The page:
New York City is full of fun secrets, like speakeasy bars and hole-in-the-wall restaurants, and today, the Wall Street Journal uncovered another hidden treasure. It turns out that The William Kaufman Organization, which owns a number of buildings in Manhattan, has tried to make its otherwise bland properties more fun for the neighbors by creating public arts projects. The roof of the 26-story office tower at 77 Water Street is adorned with a mysterious biplane parked on a landing strip complete with runway lights.
The organization commissioned Rudolph de Harak to design the model 1916 British Sopwith Camel, and then William Tarr constructed it. In 1969, the plane was lifted onto the roof with a crane.
When the Wall Street Journal asked the organization’s president, Robert Kaufman, why they went to the trouble of installing a plane on the roof of their offices, he answered, “You can’t just impose these buildings and ignore the people that have to look at them,” and later added, “It’s very satisfying when you do something that people so appreciate.”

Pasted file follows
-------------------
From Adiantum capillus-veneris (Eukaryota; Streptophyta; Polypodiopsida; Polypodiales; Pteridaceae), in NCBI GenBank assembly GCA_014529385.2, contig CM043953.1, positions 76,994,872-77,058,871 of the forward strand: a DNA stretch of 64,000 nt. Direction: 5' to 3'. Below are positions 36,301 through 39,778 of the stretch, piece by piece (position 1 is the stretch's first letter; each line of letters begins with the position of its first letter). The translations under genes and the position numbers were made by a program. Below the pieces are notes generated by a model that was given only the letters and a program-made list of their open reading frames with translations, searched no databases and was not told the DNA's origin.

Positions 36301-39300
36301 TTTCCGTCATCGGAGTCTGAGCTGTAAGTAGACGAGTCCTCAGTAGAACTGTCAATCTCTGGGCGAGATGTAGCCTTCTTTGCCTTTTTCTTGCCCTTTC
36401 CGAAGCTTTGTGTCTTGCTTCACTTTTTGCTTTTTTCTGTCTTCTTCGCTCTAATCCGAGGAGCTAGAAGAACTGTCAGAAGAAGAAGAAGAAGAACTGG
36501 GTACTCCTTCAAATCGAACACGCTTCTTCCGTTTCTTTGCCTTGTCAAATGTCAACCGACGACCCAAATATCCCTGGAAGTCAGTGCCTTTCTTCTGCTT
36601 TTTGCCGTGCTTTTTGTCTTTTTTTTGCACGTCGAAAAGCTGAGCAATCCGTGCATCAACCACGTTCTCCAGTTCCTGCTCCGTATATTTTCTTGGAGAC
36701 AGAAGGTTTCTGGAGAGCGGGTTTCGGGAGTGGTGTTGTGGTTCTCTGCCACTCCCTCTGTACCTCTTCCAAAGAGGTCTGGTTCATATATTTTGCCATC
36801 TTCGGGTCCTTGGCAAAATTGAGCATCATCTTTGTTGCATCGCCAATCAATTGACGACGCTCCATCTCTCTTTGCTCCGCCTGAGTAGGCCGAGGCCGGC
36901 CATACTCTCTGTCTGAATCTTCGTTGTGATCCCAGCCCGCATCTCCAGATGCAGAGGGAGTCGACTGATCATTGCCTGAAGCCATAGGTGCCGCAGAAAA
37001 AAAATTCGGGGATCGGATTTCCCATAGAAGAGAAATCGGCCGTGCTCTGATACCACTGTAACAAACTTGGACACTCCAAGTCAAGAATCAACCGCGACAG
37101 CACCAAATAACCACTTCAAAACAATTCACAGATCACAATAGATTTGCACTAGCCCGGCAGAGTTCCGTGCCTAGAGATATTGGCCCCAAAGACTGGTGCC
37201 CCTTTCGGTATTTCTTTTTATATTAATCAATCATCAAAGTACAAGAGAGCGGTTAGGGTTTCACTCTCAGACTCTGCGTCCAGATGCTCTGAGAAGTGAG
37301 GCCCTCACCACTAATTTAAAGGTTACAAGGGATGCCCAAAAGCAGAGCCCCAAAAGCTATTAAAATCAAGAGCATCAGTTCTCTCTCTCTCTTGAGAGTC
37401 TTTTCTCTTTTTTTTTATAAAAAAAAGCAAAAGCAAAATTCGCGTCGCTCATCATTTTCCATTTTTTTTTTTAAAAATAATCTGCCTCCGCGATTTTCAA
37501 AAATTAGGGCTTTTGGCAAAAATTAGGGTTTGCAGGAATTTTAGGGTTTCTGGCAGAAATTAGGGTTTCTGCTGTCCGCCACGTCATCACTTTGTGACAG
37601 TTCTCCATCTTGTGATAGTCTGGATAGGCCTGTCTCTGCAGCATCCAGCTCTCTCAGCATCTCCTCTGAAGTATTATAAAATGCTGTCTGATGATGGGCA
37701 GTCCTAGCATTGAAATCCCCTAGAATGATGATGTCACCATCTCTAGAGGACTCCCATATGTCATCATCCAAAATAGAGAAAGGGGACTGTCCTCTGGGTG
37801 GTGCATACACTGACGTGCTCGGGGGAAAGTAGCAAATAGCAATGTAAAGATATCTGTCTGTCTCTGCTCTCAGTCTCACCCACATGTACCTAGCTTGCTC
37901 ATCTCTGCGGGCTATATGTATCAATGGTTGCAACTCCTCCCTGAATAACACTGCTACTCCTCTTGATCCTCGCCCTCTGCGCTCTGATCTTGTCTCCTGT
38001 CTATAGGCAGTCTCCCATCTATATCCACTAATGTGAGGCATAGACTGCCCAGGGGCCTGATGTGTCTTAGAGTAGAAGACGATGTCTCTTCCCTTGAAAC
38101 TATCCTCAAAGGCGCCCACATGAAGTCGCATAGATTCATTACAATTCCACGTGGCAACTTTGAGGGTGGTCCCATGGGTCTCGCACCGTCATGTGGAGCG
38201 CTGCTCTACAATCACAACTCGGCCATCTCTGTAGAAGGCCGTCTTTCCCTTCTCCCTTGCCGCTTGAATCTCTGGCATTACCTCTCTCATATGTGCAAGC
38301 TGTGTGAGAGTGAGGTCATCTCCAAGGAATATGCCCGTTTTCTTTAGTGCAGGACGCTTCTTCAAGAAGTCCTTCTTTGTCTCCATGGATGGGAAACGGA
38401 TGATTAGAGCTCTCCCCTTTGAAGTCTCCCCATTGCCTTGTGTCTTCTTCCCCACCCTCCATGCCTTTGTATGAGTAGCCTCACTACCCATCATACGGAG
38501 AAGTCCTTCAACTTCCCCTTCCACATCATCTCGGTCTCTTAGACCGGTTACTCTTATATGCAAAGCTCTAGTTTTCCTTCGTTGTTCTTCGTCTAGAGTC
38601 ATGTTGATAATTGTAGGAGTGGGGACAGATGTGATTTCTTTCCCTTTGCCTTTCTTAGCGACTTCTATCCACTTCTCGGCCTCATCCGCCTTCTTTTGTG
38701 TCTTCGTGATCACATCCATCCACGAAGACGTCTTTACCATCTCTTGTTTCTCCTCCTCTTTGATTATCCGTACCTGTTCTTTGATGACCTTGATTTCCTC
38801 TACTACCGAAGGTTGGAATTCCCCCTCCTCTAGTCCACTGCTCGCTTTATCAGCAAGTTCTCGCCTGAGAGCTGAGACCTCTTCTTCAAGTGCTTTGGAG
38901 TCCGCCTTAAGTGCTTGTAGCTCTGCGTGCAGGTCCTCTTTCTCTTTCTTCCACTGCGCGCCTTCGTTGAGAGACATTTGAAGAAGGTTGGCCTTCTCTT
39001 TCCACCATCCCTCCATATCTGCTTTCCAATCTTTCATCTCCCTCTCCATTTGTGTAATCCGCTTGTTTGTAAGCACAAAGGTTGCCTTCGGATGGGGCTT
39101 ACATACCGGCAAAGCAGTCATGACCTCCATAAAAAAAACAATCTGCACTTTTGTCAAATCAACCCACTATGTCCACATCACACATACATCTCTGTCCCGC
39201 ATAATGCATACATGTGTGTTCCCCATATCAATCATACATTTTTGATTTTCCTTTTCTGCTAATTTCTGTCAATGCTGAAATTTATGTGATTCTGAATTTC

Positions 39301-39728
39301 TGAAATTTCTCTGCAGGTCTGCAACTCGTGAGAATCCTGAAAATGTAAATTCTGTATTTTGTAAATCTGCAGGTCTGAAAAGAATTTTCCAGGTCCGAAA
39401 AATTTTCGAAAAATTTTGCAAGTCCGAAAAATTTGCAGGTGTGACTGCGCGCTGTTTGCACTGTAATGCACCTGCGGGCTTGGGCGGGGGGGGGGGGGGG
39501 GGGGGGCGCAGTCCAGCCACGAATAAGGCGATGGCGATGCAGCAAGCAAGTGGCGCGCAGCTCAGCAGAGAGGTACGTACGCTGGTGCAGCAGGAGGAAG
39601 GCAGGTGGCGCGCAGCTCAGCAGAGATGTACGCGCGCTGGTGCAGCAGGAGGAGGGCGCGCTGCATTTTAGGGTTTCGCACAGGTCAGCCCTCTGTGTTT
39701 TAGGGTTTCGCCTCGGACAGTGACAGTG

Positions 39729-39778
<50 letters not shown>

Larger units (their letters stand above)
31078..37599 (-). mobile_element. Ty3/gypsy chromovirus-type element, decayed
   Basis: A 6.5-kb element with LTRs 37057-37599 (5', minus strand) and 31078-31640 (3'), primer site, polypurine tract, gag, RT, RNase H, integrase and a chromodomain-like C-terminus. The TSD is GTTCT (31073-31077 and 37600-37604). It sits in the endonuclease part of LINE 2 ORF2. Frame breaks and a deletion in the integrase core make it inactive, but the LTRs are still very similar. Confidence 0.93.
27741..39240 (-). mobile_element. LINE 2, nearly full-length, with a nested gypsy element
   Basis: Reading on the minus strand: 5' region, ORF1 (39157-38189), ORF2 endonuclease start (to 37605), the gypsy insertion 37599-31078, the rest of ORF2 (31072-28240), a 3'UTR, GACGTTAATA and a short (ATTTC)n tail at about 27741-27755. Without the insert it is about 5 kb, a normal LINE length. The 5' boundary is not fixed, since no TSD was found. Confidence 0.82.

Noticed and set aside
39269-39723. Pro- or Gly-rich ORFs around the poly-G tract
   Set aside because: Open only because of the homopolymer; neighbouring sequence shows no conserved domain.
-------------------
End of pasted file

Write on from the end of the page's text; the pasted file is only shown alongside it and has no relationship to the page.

This plane isn’t the only embellishment on a building developed by The William Kaufman Organization; on the plaza below 77 Water Street, the organization constructed a fully operational turn-of-the-century penny candy shop, and at 127 John Street, the organization decorated with a tile mural depicting a cat chasing a canary. The John Street building was sold 10 years ago, but The William Kaufman Organization’s mark remains.
This article from the Village Voice Archive was posted on July 26, 2011